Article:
Within two years, everyone’s attitude had changed. After months of sputtering along, sales picked up and salaries for the three co-owners began to match and eventually surpass earnings at their former job. In 1995, Tarver and his partners sold TAS to Bowthorpe (now Spirent) for $30 million. From 1996 to 1999, Tarver spearheaded development of a Spirent telecommunications test equipment business with sales of over $250 million and a market value in excess of $2 billion. Around this time, he also began searching for ways to make a greater contribution to the community and to offer other students the inspiration he says he received at an early age. So, he joined the National Advisory Committee for the University of Michigan College of Engineering and the U-M- Board of Directors.
“One of the things I was concerned about was making sure that the college provided access to all students, particularly students who might be from urban areas or middle or lower class backgrounds,” he says. “I was also concerned that the classroom environment be conducive for those students to have success.”
In 1999, Tarver left Spirent and, two years later, took his humanitarian endeavors a step further. He founded the Education and Development Initiative, a not-for-profit that created dramatic improvements in the academic performance of youth in Red Bank, New Jersey. At the time, only 25 percent of the K-12 school students in the area, a small town of 12,000, were passing the state’s standardized tests. These same students had to attend high school in neighboring communities where students were scoring in the 90th percentile. The Red Bank students were so far behind they couldn’t compete.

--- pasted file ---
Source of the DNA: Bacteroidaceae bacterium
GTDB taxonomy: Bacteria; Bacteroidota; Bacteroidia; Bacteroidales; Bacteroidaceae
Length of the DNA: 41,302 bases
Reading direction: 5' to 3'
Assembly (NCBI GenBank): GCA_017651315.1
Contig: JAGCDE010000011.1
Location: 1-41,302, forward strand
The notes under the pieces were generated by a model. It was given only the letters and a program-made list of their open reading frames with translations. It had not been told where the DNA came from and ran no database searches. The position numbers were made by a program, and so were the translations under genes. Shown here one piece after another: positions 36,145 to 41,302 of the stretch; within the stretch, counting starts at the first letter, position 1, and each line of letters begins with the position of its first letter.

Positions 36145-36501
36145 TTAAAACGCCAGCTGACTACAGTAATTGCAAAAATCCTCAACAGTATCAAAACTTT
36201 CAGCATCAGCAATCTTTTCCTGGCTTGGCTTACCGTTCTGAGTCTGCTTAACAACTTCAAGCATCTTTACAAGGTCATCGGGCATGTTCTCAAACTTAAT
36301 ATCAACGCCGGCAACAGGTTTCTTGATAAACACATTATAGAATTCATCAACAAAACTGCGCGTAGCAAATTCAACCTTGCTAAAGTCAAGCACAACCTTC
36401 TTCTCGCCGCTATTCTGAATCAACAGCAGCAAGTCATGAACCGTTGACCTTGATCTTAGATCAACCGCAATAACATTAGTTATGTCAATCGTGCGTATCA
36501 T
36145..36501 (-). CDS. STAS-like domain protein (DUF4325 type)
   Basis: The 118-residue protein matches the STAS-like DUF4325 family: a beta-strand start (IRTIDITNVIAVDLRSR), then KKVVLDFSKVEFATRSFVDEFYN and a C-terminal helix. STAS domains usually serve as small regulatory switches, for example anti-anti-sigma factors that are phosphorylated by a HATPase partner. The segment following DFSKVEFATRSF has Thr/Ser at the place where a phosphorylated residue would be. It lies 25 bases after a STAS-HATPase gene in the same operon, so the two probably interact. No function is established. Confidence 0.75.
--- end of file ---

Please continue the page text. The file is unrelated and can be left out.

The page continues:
Under Tarver’s initiative, parents, educators, health officials and community activists came together to “whack away at the problem.” After a number of meetings and six months of collecting data, searching for recommendations and writing reports, the group implemented a plan that changed the district’s academic trajectory. The student population — an estimated 1,000 Hispanic and Black youth — shot from 25 percent to a 60 percent success rate on standardized exams.